IJERPH, Vol. 17, Pages 565: Readmissions to General ICUs in a Geographic Area of Poland Are Seemingly Associated with Better Outcomes (International Journal of Environmental Research and Public Health)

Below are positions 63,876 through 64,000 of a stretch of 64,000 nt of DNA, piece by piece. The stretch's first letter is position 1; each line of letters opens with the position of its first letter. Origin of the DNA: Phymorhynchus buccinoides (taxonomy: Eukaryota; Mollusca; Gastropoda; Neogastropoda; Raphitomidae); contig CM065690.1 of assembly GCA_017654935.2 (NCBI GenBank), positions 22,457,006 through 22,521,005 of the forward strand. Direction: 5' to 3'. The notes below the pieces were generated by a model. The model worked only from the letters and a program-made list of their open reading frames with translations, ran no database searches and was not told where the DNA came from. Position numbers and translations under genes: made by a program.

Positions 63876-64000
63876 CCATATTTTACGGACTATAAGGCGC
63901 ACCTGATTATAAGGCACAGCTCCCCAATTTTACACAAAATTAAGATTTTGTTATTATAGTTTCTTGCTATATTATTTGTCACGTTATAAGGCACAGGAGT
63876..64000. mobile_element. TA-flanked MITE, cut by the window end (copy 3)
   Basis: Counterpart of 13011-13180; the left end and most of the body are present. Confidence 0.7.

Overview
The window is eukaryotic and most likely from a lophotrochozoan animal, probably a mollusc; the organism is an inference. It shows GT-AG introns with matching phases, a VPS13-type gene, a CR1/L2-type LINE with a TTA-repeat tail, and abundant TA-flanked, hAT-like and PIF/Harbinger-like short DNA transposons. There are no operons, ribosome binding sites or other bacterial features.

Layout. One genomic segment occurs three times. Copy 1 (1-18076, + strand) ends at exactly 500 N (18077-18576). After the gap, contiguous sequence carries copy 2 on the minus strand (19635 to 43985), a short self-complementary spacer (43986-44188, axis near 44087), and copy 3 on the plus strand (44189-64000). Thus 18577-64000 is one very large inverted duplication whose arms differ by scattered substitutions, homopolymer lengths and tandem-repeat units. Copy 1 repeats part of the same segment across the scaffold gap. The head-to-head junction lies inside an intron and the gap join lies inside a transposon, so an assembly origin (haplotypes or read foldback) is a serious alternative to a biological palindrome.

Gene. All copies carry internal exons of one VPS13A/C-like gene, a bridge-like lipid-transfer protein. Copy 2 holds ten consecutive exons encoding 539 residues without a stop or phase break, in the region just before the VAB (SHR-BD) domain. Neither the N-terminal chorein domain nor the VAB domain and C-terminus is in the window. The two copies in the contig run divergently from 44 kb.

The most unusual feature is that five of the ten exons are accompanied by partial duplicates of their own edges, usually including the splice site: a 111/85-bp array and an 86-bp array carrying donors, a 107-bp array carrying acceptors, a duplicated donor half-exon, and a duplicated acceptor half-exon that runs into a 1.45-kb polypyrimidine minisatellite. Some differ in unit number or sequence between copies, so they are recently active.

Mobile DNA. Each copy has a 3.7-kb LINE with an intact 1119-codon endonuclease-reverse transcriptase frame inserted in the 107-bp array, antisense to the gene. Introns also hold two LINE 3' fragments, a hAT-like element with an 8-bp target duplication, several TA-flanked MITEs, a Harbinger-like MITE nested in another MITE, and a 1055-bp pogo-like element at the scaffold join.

Background: Various factors can contribute to high mortality rates in intensive care units (ICUs). Here, we intended to define a population of patients readmitted to general ICUs in Poland and to identify independent predictors of ICU readmission. Methods: Data derived from adult ICU admissions from the Silesian region of Poland were analyzed. First-time ICU readmissions (≤30 days from ICU discharge after index admissions) were compared with first-time ICU admissions. Pre-admission and admission variables that independently influenced the need for ICU readmission were identified. Results: Among the 21,495 ICU admissions, 839 were first-time readmissions (3.9%). Patients readmitted to the ICU had lower mean APACHE II (21.2 ± 8.0 vs. 23.2 ± 8.8, p < 0.001) and TISS-28 scores (33.7 ± 7.4 vs. 35.2 ± 7.8, p < 0.001) in the initial 24 h following ICU admission, compared to first-time admissions. ICU readmissions were associated with lower mortality vs. first-time admissions (39.2% vs. 44.3%, p = 0.004). Independent predictors for ICU readmission included the admission from a surgical ward (among admission sources), chronic respiratory failure, cachexia, previous stroke, chronic neurological diseases (among co-morbidities), and multiple trauma or infection (among primary reasons for ICU admission). Conclusions: High mortality associated with first-time ICU admissions is associated with a lower mortality rate during ICU readmissions.